I came across the following article, and was so impressed with it that, with having gotten permission, I want to present it here. It primarily deals with what not to say to an overweight person.
START OF QUOTE
“I’ve pretty much been ‘heavy set’ my entire life, although I prefer the term fat! I mean, really, let’s call it what it is. You can mask it all different ways but it’s all fat!
Fat is the last bastion of legal prejudice. See, people can still use your size to ‘keep you out.’ For example, potential employers can not hire you, saying you are a health risk.
Airlines can charge you for 2 seats.
And lastly, people feel free to just say whatever they want under the ruse of “it’s for your own good.” So what kinds of things are for your own good?
Let me give you a list of things I’ve found offensive:
• ” You have such a pretty face… “(it means: you COULD be really pretty if you matched an ideal!)
• “Have you thought about going on a diet?” (Every fat person is aware of their size. They don’t need to be reminded. And, guess what? Sometimes their weight has nothing to do with diet.
Many kinds of medications have weight gain side effects. Some have other medical conditions that prevent any kind of weight loss.
In other words, what seems obvious may not really be. Shut up until you know for sure! You’re ‘help’ can set one back in terms of their self confidence.
• ” If you just exercised more, I’m sure you could be thinner!” (Again, the obvious isn’t always a fact. You have no idea by looking. So, again, keep it to yourself!)
• “Have you always been ‘heavy?'” (How is this relevant? I think the thought process behind this is that if you weren’t before and now you are, surely, you’d lose the weight. Rrrriiiiggghhhhttttt!)
• “You’d feel so much better if you lost weight!”(S-o-o-o-o not true. I’ve been both. I didn’t feel better when I was thin. I don’t feel bad at my current size. Either way, feeling good is mostly a choice. I CHOOSE to be happy!)
• “I ordered for you off the lite menu…” (this varies: “I brought you the low calorie__________ or I made you this___________ but I used fat free, low sugar substitutes.)”
Let’s be clear: I am an adult. I don’t need anybody making my decisions. I appreciate the thought process but I will decide for me.
• “You dress well. Is it hard for someone your size to find clothes? “(We live in a fast paced, ever evolving world. Take a look around. EVERY store pretty much has a section of larger sizes for both male and female.
EVERYTHING is available on the internet. Business savvy dictates that specialty stores are needed and big revenue is being produced. It’s no harder to find larger than it is to find a size 0.
• ” You shouldn’t eat that. It’s not good for you.” (Again, I decide for me. If I’m happy with my choices, I follow them. And, to be fair, I may be on a diet plan that allows me choices that ‘aren’t good for me.’ Don’t judge based on what you THINK.)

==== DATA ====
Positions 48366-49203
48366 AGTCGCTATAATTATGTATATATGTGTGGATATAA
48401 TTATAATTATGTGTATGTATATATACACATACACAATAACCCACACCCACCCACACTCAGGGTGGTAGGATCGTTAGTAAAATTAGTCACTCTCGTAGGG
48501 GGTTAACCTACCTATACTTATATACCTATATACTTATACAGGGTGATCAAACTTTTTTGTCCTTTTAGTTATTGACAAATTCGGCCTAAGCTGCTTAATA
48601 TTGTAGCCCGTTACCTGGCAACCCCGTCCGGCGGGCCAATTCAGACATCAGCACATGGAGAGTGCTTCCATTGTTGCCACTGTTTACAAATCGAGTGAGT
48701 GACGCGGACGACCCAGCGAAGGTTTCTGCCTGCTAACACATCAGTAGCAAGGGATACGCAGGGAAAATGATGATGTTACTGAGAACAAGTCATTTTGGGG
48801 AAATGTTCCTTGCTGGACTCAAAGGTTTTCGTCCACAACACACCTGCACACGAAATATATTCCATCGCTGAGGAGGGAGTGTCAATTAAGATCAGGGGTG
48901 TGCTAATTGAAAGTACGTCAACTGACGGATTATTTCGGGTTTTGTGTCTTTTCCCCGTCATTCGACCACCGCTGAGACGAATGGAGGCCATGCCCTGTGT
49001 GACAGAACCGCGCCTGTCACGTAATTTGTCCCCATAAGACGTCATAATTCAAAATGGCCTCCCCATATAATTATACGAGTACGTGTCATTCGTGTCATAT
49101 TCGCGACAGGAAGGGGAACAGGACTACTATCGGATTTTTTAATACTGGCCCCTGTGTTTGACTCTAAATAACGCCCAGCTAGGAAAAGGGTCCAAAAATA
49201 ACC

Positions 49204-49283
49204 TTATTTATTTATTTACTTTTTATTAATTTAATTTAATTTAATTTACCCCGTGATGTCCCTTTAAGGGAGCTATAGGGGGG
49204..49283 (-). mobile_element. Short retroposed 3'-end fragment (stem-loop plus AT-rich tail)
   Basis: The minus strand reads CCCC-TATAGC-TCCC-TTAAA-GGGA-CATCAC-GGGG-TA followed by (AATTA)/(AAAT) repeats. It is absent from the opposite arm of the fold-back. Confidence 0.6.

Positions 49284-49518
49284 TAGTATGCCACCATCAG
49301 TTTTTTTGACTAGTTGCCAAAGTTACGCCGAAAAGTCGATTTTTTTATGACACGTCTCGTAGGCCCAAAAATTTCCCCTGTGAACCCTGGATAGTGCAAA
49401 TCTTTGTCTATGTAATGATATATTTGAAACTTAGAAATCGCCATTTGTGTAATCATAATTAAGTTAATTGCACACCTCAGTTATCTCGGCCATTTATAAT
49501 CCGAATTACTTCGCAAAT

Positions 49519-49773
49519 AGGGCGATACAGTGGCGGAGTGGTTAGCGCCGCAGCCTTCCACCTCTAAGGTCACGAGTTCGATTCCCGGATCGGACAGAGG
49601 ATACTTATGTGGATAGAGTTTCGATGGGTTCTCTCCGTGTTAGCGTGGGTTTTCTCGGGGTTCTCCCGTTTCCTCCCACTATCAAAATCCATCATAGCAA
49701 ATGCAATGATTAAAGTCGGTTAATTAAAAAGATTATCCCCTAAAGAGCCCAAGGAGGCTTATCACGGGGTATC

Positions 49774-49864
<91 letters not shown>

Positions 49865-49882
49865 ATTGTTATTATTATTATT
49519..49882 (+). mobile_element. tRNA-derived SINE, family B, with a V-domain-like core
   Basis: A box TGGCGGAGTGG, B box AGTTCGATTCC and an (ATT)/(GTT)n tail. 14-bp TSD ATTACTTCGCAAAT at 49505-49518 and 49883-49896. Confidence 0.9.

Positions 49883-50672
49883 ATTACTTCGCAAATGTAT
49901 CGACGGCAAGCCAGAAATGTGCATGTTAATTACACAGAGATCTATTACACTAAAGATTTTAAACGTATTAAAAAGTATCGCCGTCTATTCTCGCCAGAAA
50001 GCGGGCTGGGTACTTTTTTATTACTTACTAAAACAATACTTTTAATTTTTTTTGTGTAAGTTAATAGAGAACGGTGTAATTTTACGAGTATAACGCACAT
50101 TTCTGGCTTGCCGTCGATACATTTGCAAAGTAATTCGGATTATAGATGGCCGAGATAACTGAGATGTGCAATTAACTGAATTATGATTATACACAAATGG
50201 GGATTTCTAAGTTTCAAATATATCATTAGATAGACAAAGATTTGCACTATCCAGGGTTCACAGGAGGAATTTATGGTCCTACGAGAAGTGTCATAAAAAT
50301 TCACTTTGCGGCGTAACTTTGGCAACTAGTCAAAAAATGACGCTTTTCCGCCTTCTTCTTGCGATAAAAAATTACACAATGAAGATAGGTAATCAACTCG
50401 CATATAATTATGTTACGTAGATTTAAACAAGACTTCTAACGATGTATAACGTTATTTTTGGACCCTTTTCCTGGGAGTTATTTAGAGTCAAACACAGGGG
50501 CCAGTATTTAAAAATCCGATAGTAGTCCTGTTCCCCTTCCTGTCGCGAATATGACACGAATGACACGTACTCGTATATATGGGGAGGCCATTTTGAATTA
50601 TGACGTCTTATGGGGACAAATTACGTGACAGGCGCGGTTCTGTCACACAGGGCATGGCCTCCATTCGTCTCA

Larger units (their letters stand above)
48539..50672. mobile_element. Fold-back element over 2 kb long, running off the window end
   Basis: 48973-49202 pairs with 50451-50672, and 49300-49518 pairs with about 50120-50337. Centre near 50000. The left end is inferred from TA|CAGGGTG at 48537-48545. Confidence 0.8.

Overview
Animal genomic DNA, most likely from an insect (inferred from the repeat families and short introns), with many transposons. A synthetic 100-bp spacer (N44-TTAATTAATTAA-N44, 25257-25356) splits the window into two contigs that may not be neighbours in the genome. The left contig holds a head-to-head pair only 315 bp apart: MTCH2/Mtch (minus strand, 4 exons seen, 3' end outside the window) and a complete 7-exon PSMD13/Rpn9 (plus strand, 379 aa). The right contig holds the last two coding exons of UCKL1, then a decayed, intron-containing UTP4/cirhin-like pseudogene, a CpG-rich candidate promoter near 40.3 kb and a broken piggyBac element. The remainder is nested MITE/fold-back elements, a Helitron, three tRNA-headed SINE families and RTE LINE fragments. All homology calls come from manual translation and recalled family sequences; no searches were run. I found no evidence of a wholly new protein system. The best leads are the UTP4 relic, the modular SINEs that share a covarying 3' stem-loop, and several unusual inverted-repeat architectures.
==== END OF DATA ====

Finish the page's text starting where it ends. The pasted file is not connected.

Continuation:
• ” Such a shame, you’re so heavy.” (Really? A shame for whom? You should be aware that I’m not unhappy. I’m pretty confident in my abilities and yes, in my appearance.)
I may be fat, but I put forth a good ‘picture.’ I take pride in how I dress, in my make-up and my hair.
I always put on my best presentation! AND, by the way, many notice that. That includes men. There are many men who find me attractive.
Confidence is the best outfit that one can wear. It comes in different sizes, but has nothing to do with the size you wear!
My best recommendation is this:
- If someone isn’t asking for your opinion or your help, don’t give it.
- If you think they want it, but won’t ask, just tell them if they need anything you’re available. Don’t assume the way you feel about something is the way everyone feels.
- Look at everyone through an open mind. Many who differ from you, can teach you much!
Thin isn’t always healthy and fat isn’t always unhealthy. I never assume that the thin, beautiful woman is a happy one.
We all have something we want to change, or that we aren’t comfortable with. I don’t assume that the obvious one is that one thing they had in mind. And you pointing that out can make a situation worse. That isn’t ‘helping.’
Be mindful and thoughtful of the other person. Don’t inflict your ideals on others unless they specifically ask for your opinion/guidance/advice/help.
LISTEN to them to make sure you understand how THEY feel and offer yourself once you fully understand.
The truth is this. We are all alike and we are all different.
It’s a beautiful thing, if you allow it to be. Be open-minded and be kind. Positive words and thoughts can move mountains.
Discouraging words can destroy someone’s world. A smile can change one’s heart. You have the power to do all three. Pick carefully!”
END OF QUOTE.
If anyone is interested in knowing how I handled my own overweight situation you can go to an article I wrote quite some time ago, or you can simple click on “ My Weight Loss Story “ tab in the menu bar at the top of this web page.
Feel free to leave any comments or observations.